i. Little to no risk: Participants, who perceived their food habits were healthy; had no family history; or had faith that regardless of habits, they were simply not at risk. “I don’t believe in any of this. I don’t feel I have any risk. I still need double sugar in my tea.”
ii. Fifty percent or more risk: Participants who already had a related illness like hypertension or myocardial infarction; or hypertensive or anti-cholesterol medication, perceived to contribute to high blood sugar; or who had significant family history. “I expect a 50% risk as I am a hypertensive for the last 18 years and have been on medication and I had a heart attack 10 years back.”iii. Don’t know: Not able or were not willing to speculate about their risk.
4. Outcome expectations · Diabetes has no cure, but can be controlled with oral medicines, injections, dietary and other lifestyle changes.
  · Low outcome expectations for lifestyle modification after the pre-clinical or very early stages of the disease: “You can only control it or decrease it. When food is controlled along with treatment, up to 80% can be controlled. Once you get the illness, you have no choice but to go for treatment.”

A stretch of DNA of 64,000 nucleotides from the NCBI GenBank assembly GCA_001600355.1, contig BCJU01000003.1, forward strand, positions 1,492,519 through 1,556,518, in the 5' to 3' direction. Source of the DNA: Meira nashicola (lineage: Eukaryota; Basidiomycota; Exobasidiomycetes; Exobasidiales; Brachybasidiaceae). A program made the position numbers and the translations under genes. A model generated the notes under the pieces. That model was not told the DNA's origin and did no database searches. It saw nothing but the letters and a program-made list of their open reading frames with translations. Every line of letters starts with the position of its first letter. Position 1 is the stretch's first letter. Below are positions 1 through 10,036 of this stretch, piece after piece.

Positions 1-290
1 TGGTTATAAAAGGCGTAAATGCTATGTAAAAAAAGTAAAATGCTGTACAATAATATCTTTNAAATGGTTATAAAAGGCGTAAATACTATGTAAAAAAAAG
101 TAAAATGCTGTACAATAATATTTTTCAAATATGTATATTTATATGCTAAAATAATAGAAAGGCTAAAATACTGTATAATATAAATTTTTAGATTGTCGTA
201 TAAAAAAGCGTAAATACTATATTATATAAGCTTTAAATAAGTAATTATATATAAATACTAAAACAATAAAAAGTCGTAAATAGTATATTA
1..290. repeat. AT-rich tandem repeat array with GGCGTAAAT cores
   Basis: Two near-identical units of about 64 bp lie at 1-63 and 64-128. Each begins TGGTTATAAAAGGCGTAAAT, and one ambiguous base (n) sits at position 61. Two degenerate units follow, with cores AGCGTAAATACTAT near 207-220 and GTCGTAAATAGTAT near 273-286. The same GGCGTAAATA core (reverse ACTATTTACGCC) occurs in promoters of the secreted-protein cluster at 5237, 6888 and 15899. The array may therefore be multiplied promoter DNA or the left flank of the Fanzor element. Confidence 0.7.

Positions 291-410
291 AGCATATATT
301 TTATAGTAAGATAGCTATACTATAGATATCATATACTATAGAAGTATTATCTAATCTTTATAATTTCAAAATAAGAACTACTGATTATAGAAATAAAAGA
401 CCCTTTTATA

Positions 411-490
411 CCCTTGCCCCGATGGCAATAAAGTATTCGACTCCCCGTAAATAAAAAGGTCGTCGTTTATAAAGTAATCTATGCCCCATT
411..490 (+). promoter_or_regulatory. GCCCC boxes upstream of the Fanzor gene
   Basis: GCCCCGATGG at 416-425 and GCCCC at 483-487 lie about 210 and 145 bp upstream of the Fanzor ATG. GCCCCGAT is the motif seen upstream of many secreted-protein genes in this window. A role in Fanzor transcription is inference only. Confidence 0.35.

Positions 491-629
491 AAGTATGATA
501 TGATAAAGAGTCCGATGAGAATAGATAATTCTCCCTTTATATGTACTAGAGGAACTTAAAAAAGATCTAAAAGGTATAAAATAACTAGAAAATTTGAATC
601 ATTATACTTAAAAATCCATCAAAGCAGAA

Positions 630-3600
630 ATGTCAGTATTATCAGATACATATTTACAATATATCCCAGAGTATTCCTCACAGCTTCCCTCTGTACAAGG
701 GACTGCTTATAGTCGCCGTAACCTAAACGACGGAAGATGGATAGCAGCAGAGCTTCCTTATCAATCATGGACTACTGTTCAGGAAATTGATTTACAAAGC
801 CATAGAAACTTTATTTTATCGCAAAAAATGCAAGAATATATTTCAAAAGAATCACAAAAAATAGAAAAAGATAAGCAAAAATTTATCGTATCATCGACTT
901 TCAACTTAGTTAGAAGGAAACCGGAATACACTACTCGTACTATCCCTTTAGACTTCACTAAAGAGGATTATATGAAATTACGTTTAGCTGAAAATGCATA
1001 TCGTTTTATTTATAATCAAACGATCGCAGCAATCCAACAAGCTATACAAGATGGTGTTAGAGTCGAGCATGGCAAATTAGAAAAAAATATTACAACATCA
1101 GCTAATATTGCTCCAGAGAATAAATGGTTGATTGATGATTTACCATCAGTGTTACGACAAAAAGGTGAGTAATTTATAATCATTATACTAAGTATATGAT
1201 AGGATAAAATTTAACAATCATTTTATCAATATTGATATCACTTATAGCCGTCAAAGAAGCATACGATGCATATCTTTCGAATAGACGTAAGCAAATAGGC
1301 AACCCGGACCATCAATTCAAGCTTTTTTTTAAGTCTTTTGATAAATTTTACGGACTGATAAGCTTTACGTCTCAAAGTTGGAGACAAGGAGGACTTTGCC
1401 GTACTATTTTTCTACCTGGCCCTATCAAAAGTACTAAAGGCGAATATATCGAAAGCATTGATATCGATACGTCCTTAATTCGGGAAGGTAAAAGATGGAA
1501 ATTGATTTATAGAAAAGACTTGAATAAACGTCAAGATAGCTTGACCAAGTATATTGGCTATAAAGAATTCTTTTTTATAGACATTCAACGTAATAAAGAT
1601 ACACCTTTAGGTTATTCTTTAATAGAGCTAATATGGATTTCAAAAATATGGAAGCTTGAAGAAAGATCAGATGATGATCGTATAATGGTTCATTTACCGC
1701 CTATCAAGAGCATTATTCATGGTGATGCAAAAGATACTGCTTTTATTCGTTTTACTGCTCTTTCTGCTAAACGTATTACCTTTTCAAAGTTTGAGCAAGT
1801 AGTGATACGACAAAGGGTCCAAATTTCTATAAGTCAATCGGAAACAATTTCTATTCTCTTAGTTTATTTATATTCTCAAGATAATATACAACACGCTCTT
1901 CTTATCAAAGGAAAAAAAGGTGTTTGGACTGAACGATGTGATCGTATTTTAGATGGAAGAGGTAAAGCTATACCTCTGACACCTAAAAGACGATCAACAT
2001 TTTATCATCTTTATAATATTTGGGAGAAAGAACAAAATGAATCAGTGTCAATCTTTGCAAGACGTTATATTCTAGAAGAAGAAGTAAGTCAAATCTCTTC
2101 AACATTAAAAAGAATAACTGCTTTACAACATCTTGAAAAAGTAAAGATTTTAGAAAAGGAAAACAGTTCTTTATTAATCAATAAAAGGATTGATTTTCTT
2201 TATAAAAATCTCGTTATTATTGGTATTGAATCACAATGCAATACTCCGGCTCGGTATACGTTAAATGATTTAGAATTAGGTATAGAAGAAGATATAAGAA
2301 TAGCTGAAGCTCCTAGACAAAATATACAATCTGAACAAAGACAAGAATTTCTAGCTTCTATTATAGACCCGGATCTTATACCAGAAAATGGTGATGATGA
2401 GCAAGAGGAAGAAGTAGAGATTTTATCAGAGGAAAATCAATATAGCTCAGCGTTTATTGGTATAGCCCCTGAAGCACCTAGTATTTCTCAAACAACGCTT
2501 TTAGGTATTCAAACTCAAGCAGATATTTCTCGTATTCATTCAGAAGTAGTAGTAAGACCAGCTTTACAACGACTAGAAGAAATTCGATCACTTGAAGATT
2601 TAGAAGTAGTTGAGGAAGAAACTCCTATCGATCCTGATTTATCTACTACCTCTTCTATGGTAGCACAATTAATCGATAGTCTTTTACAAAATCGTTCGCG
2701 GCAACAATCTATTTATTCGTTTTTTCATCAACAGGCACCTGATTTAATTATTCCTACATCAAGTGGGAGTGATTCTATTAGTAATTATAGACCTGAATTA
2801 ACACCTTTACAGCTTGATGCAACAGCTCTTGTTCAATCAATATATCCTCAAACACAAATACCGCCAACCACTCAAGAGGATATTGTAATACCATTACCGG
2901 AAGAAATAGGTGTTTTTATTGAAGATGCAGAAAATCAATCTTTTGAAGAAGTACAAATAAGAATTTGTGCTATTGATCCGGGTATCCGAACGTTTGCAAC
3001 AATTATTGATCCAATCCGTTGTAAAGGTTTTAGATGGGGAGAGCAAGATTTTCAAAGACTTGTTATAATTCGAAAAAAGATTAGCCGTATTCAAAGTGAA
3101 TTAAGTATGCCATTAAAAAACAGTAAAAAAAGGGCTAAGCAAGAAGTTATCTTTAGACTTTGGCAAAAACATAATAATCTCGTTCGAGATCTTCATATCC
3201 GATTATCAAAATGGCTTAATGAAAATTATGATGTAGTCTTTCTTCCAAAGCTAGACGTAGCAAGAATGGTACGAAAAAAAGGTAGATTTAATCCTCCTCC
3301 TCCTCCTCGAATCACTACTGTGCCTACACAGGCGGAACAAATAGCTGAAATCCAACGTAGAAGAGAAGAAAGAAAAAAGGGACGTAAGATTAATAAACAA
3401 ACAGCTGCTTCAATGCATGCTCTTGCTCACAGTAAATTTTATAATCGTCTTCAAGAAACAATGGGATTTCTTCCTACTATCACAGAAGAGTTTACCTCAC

5. Self-efficacy · A collective low self-efficacy regarding the ability to make and sustain changes in lifestyle. “I don’t think it is possible to make modifications in our lifestyle. No matter what you say, it will just continue like this.”
· Dietary habits not within individual control.
· Cultural norms such as “fruits other than bananas belong to children’s diet only” and collective household decision-making guide dietary practices.
· Physical activity is related to everyday chores, like walking to the market, or to job like farm work, not to leisure-time. “I am a driver working in the Gulf. When I come home for vacation, I do farming for four hours every day. I also have cows, so I get enough exercise. When I am in the Gulf, there is no time to walk or for any other exercise.” For men, availability of time is a barrier while for women both time and space restrict the possibilities to be physically active. “I used to do Yoga in the mornings. (…) When we go to the room, there should be no one else there. We need privacy. Slowly, it has become difficult to find such a time and space so, now I don’t do it anymore”. “I have heard that walking is good. But we have to start kitchen work at 6.30 in the morning, so when can we walk?” “We can’t go out of our own compound to walk. If we have space in our own backyard, it will work.”
· Quitting tobacco is hard because of social pressure. “I have quit several times, each time for varying duration (…) Inevitably, I will see some of my friends smoking or they will offer a cigarette and I will start smoking again.”
· Professional help is not sought for quitting. “If we want to stop smoking, we can decrease slowly not suddenly. If you smoke 10, you can make it 5, then 2 and then stop.”
· Women can only influence men’s use of tobacco by asking them not to smoke inside the homes.